take this compliment

Last night was opening night. I think I did pretty much the best I could. After the performance and today before the next I got some very kind compliments from cast, crew and audience which is very nice for the ego. 

In that moment, everything is alright. Everything is fine.

Until the next performance. 

As the next performance begins, I notice a massive compliment balloon inflated inside me. I am puffed and smug and think the world is my oyster. My head is spinning with all this flattery. My mind is replaying all the lovely things that have been said to me.

Swooning over myself from the praise. I hear the comments over and over in my mind, and imagine all the wonderful things that are going to happen for me now because so and so has heard me play really well. Or I imagine how everyone is talking about me saying what an incredible player I am. There really is no one better than me. No one has ever played that part as amazingly as me. I am the best horn player in the world.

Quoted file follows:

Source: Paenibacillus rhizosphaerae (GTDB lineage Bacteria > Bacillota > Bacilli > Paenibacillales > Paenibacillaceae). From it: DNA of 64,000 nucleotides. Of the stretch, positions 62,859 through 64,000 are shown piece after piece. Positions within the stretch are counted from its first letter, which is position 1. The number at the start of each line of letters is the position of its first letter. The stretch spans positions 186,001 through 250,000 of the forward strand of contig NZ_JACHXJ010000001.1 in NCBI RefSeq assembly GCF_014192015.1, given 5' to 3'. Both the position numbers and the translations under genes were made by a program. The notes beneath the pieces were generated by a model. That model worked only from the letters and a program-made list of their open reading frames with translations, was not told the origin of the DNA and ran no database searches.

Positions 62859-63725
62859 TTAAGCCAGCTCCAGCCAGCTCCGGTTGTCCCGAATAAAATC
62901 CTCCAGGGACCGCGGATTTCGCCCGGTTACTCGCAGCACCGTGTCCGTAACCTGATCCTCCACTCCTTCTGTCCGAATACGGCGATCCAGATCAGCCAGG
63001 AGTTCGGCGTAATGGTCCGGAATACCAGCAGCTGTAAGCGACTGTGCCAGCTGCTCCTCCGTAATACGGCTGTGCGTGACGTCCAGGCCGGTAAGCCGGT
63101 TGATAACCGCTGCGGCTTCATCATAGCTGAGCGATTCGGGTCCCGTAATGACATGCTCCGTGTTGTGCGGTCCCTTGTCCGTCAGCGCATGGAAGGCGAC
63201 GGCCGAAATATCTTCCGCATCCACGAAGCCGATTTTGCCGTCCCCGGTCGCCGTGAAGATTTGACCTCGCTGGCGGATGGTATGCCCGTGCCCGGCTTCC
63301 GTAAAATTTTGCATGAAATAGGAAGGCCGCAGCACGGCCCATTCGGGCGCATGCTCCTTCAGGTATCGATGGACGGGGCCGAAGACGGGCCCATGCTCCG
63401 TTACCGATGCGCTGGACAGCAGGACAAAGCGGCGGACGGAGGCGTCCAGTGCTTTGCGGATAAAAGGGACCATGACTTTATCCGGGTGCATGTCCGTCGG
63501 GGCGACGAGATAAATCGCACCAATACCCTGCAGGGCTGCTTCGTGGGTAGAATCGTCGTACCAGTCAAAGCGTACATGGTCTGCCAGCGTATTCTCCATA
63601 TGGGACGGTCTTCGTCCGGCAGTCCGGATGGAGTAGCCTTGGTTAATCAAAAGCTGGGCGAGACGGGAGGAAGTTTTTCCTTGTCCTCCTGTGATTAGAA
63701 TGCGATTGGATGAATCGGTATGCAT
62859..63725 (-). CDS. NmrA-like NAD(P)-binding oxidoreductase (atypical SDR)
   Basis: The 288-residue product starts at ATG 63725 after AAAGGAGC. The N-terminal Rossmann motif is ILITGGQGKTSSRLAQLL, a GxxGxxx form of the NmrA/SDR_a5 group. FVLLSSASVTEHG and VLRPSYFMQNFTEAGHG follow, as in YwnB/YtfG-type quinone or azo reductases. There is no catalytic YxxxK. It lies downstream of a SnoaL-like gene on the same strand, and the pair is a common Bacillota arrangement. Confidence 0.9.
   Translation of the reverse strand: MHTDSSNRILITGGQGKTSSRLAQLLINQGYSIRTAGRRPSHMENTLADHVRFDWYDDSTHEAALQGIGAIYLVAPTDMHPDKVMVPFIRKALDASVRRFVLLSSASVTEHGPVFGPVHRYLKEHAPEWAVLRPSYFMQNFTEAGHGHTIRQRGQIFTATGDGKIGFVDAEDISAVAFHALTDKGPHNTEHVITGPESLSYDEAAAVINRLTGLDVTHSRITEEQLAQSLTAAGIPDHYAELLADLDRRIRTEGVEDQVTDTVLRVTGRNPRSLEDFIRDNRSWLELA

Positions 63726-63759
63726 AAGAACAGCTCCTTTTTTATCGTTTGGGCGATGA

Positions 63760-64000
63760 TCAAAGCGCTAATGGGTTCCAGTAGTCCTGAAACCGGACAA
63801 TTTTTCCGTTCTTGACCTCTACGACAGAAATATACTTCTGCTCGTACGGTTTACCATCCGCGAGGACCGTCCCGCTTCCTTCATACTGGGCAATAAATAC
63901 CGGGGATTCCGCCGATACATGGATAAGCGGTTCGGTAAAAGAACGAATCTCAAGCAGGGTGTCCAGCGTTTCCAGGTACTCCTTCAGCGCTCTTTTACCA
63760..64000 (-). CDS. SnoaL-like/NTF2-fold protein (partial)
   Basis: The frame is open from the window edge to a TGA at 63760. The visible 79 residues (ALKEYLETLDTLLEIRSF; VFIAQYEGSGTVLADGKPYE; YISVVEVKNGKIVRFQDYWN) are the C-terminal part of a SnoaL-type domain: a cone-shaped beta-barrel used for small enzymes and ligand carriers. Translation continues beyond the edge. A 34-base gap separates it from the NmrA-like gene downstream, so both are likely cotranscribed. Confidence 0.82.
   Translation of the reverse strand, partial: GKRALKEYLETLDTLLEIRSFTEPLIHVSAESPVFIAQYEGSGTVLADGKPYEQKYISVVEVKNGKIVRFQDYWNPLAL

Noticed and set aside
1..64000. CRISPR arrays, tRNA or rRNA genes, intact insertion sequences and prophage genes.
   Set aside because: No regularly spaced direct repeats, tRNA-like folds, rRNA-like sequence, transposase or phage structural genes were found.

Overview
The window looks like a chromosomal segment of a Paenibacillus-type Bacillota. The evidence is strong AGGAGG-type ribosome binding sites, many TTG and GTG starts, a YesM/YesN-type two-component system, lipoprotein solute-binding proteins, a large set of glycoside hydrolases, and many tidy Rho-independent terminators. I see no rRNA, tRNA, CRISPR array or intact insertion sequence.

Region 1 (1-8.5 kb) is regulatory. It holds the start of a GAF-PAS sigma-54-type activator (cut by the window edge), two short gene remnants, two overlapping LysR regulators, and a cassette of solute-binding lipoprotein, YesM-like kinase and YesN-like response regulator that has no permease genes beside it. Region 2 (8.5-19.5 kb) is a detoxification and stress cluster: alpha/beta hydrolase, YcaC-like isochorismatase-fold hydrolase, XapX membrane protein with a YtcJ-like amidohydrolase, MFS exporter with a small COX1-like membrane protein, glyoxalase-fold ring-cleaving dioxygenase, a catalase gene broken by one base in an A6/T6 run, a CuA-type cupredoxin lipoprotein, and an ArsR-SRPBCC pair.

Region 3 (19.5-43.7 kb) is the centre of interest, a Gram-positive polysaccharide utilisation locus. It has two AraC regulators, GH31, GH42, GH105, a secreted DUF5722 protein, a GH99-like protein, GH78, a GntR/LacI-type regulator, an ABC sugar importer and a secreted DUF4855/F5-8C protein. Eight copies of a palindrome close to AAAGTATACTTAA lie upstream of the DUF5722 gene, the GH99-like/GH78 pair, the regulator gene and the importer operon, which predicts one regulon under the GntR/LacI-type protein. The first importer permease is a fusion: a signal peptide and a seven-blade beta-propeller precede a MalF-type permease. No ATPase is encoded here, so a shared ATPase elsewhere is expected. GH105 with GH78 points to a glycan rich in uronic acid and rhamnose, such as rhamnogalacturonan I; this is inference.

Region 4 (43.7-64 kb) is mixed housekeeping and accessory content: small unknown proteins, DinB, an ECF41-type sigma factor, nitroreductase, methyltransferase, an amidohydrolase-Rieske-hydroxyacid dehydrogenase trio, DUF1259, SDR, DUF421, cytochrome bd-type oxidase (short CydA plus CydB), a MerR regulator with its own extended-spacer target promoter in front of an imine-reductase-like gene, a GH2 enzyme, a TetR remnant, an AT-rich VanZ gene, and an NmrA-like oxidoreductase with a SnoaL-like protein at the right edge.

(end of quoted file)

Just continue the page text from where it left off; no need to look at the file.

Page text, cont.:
Ever.

Compliments are an addiction to my social human mind, and as soon as they stop coming the withdrawal begins.

As I play, with my attention on the compliments, I also notice that I am not playing so well. 

Well, that wasn't as good as last night. They will all be comparing. Everyone will be noticing that I am not playing as good as last night. Oooh. That bit was better last night. Oops. I didn't split that note last night. Oh wait, I haven't got my mojo like last night. Oh fuck. I am a failure. 

Since becoming a little more mindful of what is going on in my head, I notice with kindness and humour that my attention is continually dragged along behind the compliment balloon.

I have become better at letting go of that balloon and gently turning the torch back toward the music. 

 

 

 

Deborah HartComment